Finca Las Aguacates is located just outside the small town of Caicedo, Antioquia. It's not that far from Urrao, another region we've recently been buying from, both areas sharing some of the same regional benefits: extremely high altitudes, natural shade from the surrounding mountain peaks, and plenty of fresh, cold water for processing. Las Aguacates is 4 hectares in total, half of which is planted almost entirely in Caturra with a little Variedad Colombia mixed. Bernardo and his family are part of a small group of farmers in the area who are delivering their coffees to an intermediary we work with in the region, giving them and us the opportunity to separate out the top tier for a handsome premium. This is the first year buying from this family, but 24 of the 35 bags they produced last season were of microlot quality, which is amazing really. Las Aguacates sits at about 1900 meters above sea level, and they have a small wet mill onsite where they wash and ferment their coffee, drying on raised beds inside a covered "parabolico" drying room. We spend the afternoon at Las Aguacates in October, and Bernardo showed us the new parabolico he built with the premium payment he received for the coffee we purchased, along with two cows as well! He did a serious pruning too of about 20% of his coffee trees, the oldest on the farm, in order to foster new, healthy growth. You can see the new shoots on one of the stumps in that first photo.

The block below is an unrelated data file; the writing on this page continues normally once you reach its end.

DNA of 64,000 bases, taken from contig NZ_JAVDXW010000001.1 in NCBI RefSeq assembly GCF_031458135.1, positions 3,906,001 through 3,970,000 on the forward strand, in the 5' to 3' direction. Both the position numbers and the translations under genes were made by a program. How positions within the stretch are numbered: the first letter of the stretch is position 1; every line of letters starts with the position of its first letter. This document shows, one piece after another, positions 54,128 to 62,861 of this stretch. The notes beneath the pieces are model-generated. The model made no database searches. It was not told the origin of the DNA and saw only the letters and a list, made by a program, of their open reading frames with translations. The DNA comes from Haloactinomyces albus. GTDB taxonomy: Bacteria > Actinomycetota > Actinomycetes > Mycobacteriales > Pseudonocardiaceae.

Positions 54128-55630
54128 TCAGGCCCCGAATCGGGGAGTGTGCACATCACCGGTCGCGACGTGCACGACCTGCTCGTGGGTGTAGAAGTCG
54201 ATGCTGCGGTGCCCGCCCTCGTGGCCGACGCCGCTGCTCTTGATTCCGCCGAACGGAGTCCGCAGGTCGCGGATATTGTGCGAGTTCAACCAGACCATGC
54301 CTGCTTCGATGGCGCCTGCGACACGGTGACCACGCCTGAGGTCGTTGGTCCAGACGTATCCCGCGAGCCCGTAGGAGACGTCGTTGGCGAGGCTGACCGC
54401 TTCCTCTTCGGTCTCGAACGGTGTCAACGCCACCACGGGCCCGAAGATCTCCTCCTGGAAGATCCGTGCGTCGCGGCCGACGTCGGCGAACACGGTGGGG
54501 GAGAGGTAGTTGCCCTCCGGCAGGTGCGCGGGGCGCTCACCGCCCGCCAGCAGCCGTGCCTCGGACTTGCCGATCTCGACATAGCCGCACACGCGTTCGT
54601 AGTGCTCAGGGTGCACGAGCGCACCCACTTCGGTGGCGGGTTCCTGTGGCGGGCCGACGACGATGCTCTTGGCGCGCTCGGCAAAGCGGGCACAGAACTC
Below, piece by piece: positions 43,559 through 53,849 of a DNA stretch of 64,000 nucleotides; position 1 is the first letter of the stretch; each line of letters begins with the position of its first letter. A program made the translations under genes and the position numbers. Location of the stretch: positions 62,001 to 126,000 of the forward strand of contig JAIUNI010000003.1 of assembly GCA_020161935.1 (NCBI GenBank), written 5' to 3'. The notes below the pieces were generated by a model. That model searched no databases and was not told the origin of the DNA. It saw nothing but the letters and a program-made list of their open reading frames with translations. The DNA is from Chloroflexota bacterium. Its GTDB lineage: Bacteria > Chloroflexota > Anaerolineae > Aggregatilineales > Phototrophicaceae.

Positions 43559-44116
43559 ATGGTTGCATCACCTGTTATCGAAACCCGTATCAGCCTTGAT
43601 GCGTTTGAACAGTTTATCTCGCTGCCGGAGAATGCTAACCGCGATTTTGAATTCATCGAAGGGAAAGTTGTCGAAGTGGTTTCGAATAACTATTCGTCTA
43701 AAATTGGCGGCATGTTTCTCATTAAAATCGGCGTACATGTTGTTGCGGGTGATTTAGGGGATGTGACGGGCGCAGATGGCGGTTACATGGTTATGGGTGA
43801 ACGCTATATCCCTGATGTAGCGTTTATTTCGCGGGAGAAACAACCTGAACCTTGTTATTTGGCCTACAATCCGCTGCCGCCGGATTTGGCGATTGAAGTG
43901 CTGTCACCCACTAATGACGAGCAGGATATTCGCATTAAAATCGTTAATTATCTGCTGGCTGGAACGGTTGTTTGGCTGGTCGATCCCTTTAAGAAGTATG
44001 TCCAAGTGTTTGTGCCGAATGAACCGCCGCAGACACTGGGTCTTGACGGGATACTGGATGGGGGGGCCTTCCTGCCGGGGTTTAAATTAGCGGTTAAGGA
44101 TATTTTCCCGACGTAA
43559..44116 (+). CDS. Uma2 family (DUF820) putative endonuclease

The profile changes drastically with roast, though there's a common theme of unrefined sugar and juicy fruit smells throughout. The fragrance at City roast level has a nice grape juice touch to it, along with dried cranberry, and a hint of cinnamon tea. At Full City I get a scent of fig spread along with a complex smokey cocoa overlay, and the break lets off a beautifully sweet smell of blackstrap molasses. This coffee brews really well, and pour-overs at City roast level show a nice mix of cooked fruit and semi-sweet chocolate, cooling to a flavorful array of fruited tea notes. There's a tartness that comes through, like cooked cherry along with a lemony zip. Body is like apple juice, even in light roasts. Full City roasts see a shift in fruited tones toward that of Welch's grape juice, and are backed with a rich, bittersweet cocoa powder aspect. The cup cools to flavors of rhubarb pie and cherry-chocolate brownie. This isn't a high acid cup, but City roasts give off a tartaric impression that pairs well fruited cup character, whereas at Full City acidity is a bit lower, giving way to more developed fruited sweetness. Overall, an extremely versatile Colombia coffee, and one that's sure to please those who enjoy fruited complexity.